I think I'd go back if I was ever in Canterbury one evening, give it a try. It seems to be quite highly thought of, although there's not much competition in the immediare area of Canterbury itself.
Thinking about it, if I was in the general area, for those prices, I think I'd pay the extra and try to get a table at The Sportsman at Whistable, or it's sister restuarant The Granville.

Lizzie said...

I love the serving plates. Like Jan said, I'm not sure why they'd fillet a skate; part of the fun of it is shredding the meat off the cartilige.

gastrogeek said...

Sounds like an incredible place, and a great write up too. Your poor GF though, it can't be easy for her watching you chomp through that lot while she's trying to watch her figure! (Joe's usually the one ordering fish and no starter when we go out to eat- it always drives him nuts) ;)

Marcus Shingler said...

Good review. Thinking of heading over to Canterbury with er indoors soon and hope to give this place a try. Must be 20 odd years since I went to Canterbury with an old girlfriend and considering its so close to Essex, bit of a crime that!

Dan said...

Lizzie, agreed the serving plates are cracking - really rustic.

Reg, Thanks. "poor GF" -she's always been the same, petite - she quite often wont order a starter and then tries to get me to share a dessert. Hahaha so you eat three courses and Joe is the one who holds back? that's suprising going by your relative heights!

Marcus - Thanks. Yep, worth the drive for a day out if you want something to do on a nice day.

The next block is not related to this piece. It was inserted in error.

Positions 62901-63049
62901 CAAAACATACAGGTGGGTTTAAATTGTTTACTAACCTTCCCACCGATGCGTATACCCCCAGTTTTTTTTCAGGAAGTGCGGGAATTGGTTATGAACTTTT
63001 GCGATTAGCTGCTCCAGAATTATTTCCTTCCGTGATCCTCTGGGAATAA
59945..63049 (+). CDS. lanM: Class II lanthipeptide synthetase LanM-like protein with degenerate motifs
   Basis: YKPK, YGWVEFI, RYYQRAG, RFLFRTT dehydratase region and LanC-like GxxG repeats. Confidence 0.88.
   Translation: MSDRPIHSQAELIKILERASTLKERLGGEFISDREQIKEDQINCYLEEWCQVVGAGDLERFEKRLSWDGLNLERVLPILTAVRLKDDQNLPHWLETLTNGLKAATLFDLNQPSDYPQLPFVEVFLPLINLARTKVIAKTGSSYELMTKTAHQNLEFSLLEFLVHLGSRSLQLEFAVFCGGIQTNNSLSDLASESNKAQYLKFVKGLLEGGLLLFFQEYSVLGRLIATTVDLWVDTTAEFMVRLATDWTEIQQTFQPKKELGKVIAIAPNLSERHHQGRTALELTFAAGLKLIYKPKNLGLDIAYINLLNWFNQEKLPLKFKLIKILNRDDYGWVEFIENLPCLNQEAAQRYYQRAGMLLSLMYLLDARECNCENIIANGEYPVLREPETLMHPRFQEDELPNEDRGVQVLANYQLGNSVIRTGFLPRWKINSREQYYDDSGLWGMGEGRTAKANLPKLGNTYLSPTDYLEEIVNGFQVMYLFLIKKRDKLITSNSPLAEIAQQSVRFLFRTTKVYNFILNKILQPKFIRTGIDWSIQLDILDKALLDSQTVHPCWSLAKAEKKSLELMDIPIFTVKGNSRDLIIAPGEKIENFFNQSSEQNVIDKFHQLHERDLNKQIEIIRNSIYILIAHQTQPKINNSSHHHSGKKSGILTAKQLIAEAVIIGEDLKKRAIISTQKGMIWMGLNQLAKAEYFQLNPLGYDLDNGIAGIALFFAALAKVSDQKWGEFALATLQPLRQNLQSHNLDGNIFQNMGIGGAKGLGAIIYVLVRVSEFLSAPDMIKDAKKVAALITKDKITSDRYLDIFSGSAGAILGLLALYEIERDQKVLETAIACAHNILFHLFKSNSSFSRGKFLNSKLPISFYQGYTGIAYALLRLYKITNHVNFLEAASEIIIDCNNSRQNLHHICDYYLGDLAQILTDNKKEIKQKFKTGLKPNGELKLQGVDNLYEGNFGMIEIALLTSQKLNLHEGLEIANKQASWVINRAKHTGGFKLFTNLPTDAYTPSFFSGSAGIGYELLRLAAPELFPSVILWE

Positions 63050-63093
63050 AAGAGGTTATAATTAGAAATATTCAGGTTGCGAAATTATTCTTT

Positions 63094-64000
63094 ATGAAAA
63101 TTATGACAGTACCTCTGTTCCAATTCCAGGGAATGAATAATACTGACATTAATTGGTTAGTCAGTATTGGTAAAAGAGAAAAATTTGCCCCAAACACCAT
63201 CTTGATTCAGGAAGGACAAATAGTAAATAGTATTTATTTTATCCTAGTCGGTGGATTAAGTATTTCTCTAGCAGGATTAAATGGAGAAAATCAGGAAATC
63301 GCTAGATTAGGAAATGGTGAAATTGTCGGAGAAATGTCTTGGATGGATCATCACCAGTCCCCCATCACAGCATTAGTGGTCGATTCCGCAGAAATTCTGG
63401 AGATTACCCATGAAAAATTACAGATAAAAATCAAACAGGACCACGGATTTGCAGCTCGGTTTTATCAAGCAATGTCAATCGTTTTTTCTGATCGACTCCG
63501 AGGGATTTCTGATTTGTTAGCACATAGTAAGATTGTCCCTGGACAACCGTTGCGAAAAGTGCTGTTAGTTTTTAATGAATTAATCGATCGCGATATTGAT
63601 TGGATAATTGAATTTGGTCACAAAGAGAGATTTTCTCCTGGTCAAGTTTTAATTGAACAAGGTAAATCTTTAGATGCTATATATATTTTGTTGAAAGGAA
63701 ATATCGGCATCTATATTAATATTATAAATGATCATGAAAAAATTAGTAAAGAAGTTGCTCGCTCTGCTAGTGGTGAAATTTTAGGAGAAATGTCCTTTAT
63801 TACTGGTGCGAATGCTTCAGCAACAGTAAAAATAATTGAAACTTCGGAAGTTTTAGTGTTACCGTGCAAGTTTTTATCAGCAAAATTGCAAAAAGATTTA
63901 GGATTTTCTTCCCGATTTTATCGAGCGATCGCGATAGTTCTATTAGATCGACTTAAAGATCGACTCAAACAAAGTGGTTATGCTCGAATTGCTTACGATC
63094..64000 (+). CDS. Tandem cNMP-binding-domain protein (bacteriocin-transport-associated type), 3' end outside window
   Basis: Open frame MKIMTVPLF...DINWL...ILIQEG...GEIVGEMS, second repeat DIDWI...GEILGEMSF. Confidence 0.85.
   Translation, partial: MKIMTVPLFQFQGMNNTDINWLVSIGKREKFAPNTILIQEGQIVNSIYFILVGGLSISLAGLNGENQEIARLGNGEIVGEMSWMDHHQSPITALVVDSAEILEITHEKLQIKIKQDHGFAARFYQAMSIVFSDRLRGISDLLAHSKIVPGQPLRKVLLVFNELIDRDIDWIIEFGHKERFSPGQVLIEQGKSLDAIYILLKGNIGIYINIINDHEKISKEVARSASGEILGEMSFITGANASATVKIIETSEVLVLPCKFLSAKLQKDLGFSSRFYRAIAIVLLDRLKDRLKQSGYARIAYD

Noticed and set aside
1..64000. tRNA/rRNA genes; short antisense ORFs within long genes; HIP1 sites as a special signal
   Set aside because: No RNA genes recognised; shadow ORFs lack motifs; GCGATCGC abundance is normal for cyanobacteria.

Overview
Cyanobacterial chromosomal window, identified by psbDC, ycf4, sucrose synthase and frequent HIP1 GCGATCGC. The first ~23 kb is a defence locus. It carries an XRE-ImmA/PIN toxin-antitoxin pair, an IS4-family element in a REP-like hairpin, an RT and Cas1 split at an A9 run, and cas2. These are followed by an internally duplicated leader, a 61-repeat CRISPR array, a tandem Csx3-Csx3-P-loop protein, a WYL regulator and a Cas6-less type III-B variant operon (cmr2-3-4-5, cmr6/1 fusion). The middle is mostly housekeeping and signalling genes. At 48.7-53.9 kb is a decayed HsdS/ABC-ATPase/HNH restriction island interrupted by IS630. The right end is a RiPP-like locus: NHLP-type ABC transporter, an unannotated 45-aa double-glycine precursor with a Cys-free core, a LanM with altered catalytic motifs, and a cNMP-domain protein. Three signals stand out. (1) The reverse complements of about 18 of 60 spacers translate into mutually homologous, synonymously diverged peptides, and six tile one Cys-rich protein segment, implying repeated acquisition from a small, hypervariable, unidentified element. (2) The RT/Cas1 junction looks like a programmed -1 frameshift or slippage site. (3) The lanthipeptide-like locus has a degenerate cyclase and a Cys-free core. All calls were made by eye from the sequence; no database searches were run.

Gourmet Chick said...

Hi Dan - this places looks great even if it did have highs and lows - I love the crockery that they served everything on as well

Dan said...

Hi Kara, without a doubt, it was good. The lows were more niggles really, the food was cracking - but at £6-50 for a slice of tart, I expect it to be served in one piece, if one had come up like that - fair enough, but both?
Saying that - I'd really like to try it for dinner one evening and see what the experience is like then.

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Helen said...

Oooh my boyfriend worked here in the kitchen while he was at uni! Will ask him his thoughts and report back!

Dan said...

That's interesting Helen, I'd love to hear his thoughts on the place. Let me know.

fran39 said...

Ah! Had several good lunches at the Goods Shed, including an utterly memorable and up there with the best puds of marmalade ice cream. Have now defected to the Sportsman, though...